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Suppose $A$ is a $n \times m$ matrix and $B$ is a $m \times n$ matrix. Then it is known that $det(I_{n}+AB)=det(I_{m}+BA)$.

Is there an analogous identity of the form $det(P_{1}+AB)=det(P_{2}+BA)$, where $P_{1},P_{2}$ are positive definite? Or something like it?

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  • $\begingroup$ Do you have a reference for "it is known that"? $\endgroup$ – Igor Rivin Jul 5 '12 at 13:21
  • $\begingroup$ This clearly can't be true as stated, if you take $A = B = I_n$ and $P_1 = \lambda I_n$ and $P_2 = \mu I_n$ for two distinct positive numbers $\lambda, \mu$. I don't know if there's something similar. I assume you are working over the field $\mathbb R$. Perhaps your best bet is to diagonalize $P_1$ and $P_2$ and try the explicit formula for the determinant in terms of permutations...? $\endgroup$ – Spiro Karigiannis Jul 5 '12 at 13:23
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    $\begingroup$ @Igor. See Exercise 14, Chapter 3 of my book *Matrices, Springer-Verlag GTM216. More generally, one has $$X^m\det(XI_n-AB)=X^n\det(XI_m-BA).$$ $\endgroup$ – Denis Serre Jul 5 '12 at 13:30
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Given $P$, $\det(P+AB)$ does not depend only on $BA$. For example, take $n=m=2$, $P = \pmatrix{2 & 0\cr 0 & 1\cr}$, $A = \pmatrix{1 & t\cr 0 & 1\cr}$, $B = \pmatrix{0 & 1\cr 1 & -t\cr}$. Then $\det(P + AB) = 1 - t$ depends on $t$, but $BA = \pmatrix{0 & 1\cr 1 & 0\cr}$ doesn't depend on $t$. So any $P_2$ such that $\det(P+AB) = \det(P_2+BA)$ must depend on $t$.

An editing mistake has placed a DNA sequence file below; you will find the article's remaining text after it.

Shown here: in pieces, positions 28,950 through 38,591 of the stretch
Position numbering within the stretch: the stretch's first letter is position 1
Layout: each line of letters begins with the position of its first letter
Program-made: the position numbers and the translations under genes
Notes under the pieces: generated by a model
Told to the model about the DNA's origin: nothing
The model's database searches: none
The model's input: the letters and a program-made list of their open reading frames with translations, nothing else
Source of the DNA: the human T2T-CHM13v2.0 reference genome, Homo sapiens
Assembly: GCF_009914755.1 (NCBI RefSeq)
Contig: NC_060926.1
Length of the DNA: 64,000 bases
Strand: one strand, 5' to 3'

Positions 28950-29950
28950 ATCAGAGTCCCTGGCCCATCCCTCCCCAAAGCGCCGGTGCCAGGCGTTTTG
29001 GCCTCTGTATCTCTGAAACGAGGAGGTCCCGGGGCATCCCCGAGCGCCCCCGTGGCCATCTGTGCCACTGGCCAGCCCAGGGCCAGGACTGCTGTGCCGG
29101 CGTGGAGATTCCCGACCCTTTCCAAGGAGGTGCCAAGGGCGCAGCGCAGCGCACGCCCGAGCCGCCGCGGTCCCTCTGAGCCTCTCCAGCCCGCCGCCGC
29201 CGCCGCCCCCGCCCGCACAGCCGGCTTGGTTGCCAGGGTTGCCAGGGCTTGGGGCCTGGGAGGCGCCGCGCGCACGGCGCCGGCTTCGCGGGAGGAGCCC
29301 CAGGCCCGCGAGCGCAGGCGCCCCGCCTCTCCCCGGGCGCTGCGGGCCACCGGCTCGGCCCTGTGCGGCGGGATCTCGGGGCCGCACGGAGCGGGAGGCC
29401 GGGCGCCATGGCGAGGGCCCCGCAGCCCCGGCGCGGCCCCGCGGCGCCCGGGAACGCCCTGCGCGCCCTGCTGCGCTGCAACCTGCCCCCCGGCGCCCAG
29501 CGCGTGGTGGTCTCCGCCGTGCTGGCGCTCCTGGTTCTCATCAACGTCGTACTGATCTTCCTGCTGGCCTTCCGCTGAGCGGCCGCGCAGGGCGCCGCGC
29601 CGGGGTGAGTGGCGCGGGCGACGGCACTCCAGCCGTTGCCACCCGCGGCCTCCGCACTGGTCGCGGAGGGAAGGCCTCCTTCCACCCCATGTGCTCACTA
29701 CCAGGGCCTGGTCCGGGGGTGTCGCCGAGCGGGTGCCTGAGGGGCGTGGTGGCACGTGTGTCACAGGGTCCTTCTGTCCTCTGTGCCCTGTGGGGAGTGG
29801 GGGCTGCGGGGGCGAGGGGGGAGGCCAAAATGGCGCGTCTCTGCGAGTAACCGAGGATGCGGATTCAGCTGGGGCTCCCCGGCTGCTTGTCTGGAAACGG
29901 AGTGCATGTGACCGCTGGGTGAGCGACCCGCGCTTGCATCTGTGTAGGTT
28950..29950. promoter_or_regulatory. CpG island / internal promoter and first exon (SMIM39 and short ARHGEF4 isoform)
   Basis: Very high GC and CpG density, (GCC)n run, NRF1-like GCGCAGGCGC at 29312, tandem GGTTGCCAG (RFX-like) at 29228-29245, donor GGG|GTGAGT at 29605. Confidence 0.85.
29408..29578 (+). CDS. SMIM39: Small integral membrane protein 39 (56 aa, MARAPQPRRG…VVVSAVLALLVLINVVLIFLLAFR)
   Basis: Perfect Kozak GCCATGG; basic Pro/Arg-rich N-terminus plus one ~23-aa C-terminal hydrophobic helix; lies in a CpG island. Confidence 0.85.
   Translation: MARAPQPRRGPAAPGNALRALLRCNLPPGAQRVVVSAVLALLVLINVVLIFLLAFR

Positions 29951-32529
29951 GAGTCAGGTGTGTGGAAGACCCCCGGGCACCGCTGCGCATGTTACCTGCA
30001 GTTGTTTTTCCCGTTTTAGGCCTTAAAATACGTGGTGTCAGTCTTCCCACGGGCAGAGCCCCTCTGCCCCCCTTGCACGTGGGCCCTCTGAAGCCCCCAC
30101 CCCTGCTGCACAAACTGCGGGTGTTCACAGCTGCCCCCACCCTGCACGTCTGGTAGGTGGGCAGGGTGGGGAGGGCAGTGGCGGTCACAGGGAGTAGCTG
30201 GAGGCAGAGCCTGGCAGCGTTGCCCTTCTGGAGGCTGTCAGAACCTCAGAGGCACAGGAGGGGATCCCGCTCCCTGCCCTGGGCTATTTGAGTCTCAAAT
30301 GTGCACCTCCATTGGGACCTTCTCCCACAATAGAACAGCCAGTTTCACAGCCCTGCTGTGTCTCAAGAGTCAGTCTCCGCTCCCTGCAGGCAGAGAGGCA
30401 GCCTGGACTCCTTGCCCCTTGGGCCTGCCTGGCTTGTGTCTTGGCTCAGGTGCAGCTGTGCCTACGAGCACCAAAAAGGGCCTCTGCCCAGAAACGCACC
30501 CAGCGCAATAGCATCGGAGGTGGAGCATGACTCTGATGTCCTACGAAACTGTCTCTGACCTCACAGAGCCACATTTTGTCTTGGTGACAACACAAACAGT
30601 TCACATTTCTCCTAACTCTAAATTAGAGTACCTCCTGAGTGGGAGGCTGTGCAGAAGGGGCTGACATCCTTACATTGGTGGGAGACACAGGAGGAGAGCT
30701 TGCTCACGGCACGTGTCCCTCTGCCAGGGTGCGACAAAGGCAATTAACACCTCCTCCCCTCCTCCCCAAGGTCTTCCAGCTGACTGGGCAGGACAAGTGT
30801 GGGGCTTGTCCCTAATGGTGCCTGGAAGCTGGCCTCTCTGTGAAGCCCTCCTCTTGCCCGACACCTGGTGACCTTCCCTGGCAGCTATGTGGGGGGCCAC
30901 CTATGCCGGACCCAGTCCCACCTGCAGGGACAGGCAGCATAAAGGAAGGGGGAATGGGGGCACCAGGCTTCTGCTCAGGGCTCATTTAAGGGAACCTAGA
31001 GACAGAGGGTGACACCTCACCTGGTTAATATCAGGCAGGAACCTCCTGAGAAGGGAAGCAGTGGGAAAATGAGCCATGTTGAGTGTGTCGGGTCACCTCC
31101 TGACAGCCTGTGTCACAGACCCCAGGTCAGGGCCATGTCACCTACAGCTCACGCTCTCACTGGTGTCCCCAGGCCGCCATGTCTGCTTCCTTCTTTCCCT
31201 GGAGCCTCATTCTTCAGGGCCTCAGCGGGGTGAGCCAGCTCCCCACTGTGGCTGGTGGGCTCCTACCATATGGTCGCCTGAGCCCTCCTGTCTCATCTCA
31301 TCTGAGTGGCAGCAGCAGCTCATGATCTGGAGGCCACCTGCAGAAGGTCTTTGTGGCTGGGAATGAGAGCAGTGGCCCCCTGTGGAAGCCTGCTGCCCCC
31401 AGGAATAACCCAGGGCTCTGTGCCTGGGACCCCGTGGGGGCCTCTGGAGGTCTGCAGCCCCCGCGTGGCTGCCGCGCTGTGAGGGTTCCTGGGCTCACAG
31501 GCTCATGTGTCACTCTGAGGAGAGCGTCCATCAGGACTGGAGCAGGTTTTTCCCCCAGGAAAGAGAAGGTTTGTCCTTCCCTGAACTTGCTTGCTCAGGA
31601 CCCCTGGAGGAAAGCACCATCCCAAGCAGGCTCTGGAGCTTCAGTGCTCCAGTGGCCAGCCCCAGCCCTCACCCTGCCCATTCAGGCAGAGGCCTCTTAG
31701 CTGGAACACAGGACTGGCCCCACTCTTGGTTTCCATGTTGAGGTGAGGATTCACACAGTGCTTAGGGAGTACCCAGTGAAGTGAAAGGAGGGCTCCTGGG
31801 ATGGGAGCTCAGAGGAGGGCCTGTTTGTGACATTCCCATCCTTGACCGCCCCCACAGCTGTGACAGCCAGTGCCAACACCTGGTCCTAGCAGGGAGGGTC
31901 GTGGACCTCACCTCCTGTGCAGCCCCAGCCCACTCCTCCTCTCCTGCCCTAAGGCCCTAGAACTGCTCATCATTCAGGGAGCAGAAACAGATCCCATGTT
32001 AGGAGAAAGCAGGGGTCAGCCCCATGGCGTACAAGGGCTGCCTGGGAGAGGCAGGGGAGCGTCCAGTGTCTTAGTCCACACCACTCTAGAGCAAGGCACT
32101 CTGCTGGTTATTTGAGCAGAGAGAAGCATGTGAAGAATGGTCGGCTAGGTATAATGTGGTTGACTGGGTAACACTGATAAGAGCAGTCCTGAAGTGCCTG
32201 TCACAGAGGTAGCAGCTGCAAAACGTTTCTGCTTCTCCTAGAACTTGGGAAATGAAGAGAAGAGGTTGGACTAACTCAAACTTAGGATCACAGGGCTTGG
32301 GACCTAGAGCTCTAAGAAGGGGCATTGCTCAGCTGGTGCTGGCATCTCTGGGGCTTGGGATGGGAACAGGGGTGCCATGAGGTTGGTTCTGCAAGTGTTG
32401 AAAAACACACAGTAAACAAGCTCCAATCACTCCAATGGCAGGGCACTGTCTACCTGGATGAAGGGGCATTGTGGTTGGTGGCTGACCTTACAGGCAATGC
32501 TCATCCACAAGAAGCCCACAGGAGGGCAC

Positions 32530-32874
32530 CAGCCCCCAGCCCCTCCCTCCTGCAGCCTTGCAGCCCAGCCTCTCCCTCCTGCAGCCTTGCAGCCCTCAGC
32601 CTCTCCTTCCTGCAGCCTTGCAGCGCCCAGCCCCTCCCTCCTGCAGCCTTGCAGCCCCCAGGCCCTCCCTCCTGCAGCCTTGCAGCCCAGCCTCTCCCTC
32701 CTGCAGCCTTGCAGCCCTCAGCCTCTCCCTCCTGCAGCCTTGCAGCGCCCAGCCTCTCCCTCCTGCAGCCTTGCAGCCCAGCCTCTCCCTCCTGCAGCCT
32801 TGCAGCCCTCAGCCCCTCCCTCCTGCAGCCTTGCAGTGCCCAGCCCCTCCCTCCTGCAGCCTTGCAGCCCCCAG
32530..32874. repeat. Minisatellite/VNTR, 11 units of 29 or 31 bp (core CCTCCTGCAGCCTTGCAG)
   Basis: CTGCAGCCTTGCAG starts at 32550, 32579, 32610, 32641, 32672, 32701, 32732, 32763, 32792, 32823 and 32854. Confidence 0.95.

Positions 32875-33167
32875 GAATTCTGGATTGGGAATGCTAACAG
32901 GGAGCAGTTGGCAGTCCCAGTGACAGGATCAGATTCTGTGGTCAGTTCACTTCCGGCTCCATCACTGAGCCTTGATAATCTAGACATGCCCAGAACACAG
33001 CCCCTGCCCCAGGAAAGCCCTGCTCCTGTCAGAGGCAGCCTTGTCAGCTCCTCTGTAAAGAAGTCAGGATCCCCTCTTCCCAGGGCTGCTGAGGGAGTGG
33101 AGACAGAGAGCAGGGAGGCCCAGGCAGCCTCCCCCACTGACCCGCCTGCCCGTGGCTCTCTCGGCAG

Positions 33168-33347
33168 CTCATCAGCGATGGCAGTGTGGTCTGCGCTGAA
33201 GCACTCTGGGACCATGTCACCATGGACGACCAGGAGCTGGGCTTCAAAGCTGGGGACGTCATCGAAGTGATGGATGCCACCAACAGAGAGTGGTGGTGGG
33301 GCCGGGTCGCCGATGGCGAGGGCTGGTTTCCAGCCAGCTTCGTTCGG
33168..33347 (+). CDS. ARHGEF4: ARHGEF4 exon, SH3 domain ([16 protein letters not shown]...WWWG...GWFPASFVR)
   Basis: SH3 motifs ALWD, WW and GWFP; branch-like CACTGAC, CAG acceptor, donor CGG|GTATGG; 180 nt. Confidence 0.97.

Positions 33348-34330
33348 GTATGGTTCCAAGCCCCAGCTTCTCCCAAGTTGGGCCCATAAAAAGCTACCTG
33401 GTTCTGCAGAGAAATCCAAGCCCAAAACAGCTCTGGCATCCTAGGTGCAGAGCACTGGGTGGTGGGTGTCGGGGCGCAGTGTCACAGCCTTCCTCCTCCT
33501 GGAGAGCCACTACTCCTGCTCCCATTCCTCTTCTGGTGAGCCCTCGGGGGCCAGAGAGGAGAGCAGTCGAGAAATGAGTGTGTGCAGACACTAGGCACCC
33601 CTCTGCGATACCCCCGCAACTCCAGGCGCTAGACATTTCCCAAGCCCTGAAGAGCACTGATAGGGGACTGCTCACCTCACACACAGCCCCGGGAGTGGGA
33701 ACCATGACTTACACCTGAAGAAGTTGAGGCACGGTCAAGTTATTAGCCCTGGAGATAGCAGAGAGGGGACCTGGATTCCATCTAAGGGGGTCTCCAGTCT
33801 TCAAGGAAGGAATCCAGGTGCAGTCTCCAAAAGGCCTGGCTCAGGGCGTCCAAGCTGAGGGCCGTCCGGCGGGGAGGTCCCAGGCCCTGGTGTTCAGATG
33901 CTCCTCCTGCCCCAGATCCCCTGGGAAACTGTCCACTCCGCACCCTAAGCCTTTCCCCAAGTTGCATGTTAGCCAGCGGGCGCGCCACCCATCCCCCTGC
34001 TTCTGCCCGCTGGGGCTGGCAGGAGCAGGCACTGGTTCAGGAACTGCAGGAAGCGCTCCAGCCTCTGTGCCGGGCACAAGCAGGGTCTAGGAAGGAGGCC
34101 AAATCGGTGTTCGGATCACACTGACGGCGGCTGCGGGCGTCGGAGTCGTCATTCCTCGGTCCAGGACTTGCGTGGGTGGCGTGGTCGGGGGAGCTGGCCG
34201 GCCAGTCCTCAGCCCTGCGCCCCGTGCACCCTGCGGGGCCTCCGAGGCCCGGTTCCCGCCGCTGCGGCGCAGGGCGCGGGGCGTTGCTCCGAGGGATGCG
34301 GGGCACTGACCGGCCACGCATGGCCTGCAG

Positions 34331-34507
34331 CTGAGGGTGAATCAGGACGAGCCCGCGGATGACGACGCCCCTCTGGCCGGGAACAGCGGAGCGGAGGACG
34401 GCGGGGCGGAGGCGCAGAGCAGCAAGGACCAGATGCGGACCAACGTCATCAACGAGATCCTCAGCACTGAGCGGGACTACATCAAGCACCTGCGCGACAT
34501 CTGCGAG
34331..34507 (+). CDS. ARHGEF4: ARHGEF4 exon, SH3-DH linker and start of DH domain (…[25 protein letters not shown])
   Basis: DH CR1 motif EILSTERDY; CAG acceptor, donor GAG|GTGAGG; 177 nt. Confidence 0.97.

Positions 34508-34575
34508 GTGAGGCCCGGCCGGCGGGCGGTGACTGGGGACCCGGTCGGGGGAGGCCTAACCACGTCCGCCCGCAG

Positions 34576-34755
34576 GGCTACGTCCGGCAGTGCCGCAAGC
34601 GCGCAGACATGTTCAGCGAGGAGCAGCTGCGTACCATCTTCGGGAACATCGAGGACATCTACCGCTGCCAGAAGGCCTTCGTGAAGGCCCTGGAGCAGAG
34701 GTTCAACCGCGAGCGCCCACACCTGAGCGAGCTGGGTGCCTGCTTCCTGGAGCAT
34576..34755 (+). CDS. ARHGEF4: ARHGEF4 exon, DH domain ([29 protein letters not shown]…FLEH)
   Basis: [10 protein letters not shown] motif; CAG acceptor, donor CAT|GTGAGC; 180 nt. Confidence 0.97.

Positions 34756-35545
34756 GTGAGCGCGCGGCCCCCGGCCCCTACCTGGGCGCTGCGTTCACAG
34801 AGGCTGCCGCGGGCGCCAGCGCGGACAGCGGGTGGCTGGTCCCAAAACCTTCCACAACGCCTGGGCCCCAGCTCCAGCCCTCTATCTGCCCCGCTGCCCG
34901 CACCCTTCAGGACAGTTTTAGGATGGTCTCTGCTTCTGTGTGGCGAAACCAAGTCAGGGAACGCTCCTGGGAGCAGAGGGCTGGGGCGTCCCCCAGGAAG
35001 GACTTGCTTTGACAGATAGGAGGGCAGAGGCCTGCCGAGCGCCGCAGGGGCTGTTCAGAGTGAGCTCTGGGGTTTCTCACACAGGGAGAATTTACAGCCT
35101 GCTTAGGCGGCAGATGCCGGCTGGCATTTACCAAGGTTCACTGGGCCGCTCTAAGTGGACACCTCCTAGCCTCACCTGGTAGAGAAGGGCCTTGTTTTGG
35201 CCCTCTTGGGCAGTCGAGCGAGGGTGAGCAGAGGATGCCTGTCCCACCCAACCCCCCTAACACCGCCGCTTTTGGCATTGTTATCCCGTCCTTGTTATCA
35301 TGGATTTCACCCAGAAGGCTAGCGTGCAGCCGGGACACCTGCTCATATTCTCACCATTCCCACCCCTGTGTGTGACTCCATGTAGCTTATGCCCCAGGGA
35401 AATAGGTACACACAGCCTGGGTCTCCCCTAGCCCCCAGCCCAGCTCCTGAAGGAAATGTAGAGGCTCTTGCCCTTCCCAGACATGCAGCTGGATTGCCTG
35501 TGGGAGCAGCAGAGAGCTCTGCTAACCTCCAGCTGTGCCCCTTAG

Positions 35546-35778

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Is this what you are looking for? $$ \det(P+AB)=\det(P)\det(I+P^{-1}AB)=\det P \det(I+BP^{-1}A)$$

Edit: the chain of equalities once ended with $=\det(P+PBP^{-1}A)$, but this only works when all matrices are square.

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  • $\begingroup$ Well, not quite.. but it's a nice one. $\endgroup$ – Felix Goldberg Jul 5 '12 at 14:22
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    $\begingroup$ $B$ is not a square matrix, so you can't conjugate it by anything. $\endgroup$ – Will Sawin Jul 5 '12 at 15:36
  • $\begingroup$ @WillSawin: you are right, the last equality does not hold unless $A$ and $B$ are square. But maybe the second-to-last equality (which is basically the Schur complement formula) is a nice enough expression. $\endgroup$ – Federico Poloni Jul 5 '12 at 17:41

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